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Thursday, 21 June 2018

Piano Red In Concert

Side 1:
01. Wrong Yo-Yo
02. Don't Get Around Much Anymore
03. Umph-Umph-Umph
04. Got You On My Mind
05. Fattenin' Frogs For Snakes
06. Rockin' With Red

Side 2:
01. Jump Man Jump
02. Do She Love Me
03. Real Good Thing
04. Pay It No Mind
05. Six O'Clock Bounce
06. Please Tell Me Baby
07. Jumpin' With Daddy
08. Goodbye

A rather beat up second hand copy of a repro (or bootleg if you prefer) issue of an LP which was originally released in July 1956 on Groove as LG-1002, along with two EPs (both titled "Piano Red In Concert") which between them featured 8 of the tracks on this album.

The LP title is slightly misleading as only Side 1 was recorded live in March 1956 at the Magnolia Ballroom in Atlanta. The tracks on Side 2 were recorded at two sessions in Nashville in the Spring of 1955, with five out of the eight being issued on single while the remaining three tracks made their debut on this album.

I love this ragged but right 12-inch helping of raucous honky tonk piano, shouted blues, real down in the alley gutbucket sax honking, and if you listen carefully, some tasty guitar. And yes I know this is getting slightly repetitive but when I bought the LP second hand through mail order about 5 years ago, I wasn't very impressed with it. The sound quality was rather indistinct on the studio tracks on Side 2 and there were quite a few clicks and pops so I'm delighted to report that it scrubs up very well on mp3, although there is still some surface noise.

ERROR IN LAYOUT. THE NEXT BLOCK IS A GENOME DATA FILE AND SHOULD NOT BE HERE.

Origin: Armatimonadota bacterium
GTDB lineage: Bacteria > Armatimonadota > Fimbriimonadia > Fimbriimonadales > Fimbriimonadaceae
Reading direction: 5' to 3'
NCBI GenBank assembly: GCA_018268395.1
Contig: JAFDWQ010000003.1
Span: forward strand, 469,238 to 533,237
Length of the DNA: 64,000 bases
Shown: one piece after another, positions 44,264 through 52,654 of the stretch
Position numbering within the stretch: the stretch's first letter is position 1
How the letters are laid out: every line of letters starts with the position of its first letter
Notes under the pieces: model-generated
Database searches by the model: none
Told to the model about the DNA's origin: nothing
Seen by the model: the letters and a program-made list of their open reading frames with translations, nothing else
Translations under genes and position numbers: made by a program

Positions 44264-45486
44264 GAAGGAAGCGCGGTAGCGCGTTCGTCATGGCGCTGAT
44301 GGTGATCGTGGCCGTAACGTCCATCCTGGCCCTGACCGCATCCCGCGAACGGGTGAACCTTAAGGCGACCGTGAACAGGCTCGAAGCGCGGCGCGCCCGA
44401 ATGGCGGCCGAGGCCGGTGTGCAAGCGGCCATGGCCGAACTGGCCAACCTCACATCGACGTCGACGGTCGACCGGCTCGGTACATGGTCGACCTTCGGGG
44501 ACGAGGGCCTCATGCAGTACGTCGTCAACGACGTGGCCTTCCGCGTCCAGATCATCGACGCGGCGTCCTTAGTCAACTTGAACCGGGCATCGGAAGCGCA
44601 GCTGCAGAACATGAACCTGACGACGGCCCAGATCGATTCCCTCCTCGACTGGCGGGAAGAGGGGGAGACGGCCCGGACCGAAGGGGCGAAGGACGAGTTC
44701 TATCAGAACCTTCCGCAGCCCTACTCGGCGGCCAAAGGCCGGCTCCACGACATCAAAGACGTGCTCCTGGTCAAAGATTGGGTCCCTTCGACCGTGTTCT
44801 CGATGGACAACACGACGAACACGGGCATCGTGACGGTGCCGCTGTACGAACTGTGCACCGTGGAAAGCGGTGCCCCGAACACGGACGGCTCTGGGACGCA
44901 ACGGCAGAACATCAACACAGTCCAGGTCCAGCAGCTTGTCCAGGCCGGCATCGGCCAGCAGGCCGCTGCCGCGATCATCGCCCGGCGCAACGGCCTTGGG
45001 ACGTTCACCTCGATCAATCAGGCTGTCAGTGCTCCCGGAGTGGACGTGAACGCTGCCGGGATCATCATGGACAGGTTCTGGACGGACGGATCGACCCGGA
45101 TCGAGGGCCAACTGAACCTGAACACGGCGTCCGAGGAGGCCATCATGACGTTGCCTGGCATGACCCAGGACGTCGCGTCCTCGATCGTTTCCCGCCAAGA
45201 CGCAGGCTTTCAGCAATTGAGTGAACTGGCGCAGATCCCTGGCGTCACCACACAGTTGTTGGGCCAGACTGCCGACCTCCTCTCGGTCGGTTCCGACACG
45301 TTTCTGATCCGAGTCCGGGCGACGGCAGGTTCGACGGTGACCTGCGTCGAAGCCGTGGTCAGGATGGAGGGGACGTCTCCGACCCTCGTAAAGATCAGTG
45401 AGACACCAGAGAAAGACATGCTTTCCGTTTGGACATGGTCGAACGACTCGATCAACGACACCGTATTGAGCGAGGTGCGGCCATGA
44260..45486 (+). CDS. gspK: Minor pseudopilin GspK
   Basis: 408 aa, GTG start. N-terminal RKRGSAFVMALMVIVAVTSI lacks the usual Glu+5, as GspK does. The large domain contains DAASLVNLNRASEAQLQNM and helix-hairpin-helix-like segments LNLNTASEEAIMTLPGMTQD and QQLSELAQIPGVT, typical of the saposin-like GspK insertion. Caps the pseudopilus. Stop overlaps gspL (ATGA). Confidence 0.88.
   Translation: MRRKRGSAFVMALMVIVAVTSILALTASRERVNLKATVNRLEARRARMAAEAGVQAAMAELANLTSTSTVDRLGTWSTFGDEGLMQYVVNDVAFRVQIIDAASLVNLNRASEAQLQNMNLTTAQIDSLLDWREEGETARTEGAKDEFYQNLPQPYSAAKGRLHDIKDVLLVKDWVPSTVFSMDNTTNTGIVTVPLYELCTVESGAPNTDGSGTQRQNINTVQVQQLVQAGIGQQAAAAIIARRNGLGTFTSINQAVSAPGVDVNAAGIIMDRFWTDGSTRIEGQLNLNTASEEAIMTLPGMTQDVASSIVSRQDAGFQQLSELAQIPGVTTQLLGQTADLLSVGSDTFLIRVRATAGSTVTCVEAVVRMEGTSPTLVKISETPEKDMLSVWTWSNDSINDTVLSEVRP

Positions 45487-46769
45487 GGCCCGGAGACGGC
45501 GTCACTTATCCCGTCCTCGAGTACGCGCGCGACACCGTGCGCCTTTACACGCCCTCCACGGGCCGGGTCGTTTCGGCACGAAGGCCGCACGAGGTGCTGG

The music? Well, Piano Red sounds like he could have been thumping the ivories in a Wild West Saloon in the 1870s, or perhaps in a New Orleans bordello around 1905, or maybe even in a Chicago speakeasy in the Roaring 20s, so what the heck is he doing producing wild R&B in the 1950s? His is an unusual background when you look at the rest of his R&B contemporaries of the time. He was born Willie Lee Perryman in Hampton, a small town 30 miles from Atlanta in 1911. Both he and his elder brother Rufus were albino. Rufus carved out a successful career as a blues pianist under the name "Speckled Red," a reference to his skin colour.

Willie followed in his brother's footsteps in the 1930s but didn't have the same success. Although he took part in a recording session for Vocalion in 1936 along with Blind Willie McTell his sides weren't released. "Piano Red" as Willie was now known gave up being a full time professional musician and went to work as an upholsterer. He kept playing gigs at small local joints at weekends and in 1950 he was "spotted" at one of these by Atlanta record shop owner John Young who tipped off the local RCA Victor distributor who in turn alerted the company and a recording session was arranged for the 25th July 1950 in Atlanta.

When Piano Red's first single "Rockin' With Red" / "Red's Boogie" came out in late 1950 it was a double sided hit, becoming the 25th best selling R&B record of 1951. More hits followed - "Right String But The Wrong Yo-Yo," "Just Right Bounce" and "Layin' The Boogie" all charted in 1951, making Piano Red the 9th best selling R&B artist of that year.

Although the chart hits dried up, he continued to be a big live attraction and his records on RCA and its subsidiary Groove had a good following. What was surprising was that he had considerable appeal with a younger audience, both white and black, despite the fact that his style was rooted in the pre-war era. Perhaps the explanation for this lies in the mix of material he performed - the double entendre of  the likes of "Rockin' With Red"and "Wrong Yo-Yo" was mixed in with rockers like "Jump, Man, Jump," sentimental standards like "Don't Get Around Much Anymore" and even country hits such as Hank Williams' "Hey Good Lookin'." This was backed up by raucous R&B bands, perhaps the best being the one on this record, the "Blow Top" Lynn band out of Atlanta.